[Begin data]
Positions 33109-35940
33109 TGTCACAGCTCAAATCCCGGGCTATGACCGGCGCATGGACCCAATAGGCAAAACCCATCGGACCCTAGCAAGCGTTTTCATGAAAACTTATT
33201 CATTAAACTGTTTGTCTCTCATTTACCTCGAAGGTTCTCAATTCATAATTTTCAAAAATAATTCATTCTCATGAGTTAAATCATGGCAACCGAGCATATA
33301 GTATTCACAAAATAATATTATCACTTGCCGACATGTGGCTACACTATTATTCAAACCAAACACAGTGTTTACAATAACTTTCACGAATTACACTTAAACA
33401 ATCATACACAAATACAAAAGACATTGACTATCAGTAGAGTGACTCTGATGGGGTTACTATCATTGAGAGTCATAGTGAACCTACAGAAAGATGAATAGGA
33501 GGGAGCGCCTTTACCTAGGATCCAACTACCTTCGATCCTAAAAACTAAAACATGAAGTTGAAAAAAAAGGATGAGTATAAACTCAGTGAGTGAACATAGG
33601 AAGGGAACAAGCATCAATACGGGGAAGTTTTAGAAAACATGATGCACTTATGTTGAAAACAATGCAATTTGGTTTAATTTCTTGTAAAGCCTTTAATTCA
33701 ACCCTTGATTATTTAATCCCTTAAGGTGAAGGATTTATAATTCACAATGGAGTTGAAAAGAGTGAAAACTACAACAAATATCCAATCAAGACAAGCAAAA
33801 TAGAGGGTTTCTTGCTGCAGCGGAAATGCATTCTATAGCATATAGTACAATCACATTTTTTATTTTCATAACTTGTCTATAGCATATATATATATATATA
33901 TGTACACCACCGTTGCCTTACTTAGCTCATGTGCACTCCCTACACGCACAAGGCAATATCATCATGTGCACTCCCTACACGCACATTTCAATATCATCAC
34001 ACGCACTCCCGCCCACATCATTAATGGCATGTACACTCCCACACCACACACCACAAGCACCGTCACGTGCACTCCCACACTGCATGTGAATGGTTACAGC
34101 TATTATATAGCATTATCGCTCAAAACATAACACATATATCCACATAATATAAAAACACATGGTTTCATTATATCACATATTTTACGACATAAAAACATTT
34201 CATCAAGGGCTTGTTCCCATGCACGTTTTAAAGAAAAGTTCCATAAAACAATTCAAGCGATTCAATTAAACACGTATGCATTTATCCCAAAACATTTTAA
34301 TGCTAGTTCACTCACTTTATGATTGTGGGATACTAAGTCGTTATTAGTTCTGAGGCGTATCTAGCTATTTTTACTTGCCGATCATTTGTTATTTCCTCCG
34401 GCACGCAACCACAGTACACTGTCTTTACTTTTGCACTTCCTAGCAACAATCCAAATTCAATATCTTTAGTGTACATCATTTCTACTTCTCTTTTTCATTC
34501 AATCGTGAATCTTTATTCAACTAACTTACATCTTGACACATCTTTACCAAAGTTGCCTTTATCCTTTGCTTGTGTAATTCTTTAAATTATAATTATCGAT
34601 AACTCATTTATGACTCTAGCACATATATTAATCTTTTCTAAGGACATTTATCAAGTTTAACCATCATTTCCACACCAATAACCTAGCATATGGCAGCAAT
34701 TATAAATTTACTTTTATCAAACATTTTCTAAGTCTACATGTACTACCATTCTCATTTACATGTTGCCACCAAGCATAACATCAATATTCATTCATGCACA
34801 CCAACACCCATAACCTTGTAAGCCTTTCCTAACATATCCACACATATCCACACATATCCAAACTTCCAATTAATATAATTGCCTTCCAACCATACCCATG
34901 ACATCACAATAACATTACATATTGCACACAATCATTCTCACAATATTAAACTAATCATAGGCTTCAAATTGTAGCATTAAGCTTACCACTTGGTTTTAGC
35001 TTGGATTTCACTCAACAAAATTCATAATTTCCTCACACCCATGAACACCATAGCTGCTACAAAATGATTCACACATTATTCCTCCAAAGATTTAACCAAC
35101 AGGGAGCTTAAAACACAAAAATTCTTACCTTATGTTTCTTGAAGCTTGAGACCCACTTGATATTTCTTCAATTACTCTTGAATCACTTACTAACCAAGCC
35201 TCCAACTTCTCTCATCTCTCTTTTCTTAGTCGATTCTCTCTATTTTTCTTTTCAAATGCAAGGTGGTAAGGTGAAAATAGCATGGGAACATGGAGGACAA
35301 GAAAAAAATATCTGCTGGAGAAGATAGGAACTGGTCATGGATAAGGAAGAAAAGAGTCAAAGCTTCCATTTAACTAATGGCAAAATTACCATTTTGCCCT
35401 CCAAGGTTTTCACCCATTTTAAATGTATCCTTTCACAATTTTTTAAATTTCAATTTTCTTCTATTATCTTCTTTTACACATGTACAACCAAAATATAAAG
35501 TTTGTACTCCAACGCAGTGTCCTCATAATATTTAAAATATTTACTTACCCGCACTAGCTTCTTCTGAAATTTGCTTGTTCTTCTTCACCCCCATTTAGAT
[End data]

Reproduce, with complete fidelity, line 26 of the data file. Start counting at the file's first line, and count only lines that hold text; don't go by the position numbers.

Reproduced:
35501 TTTGTACTCCAACGCAGTGTCCTCATAATATTTAAAATATTTACTTACCCGCACTAGCTTCTTCTGAAATTTGCTTGTTCTTCTTCACCCCCATTTAGAT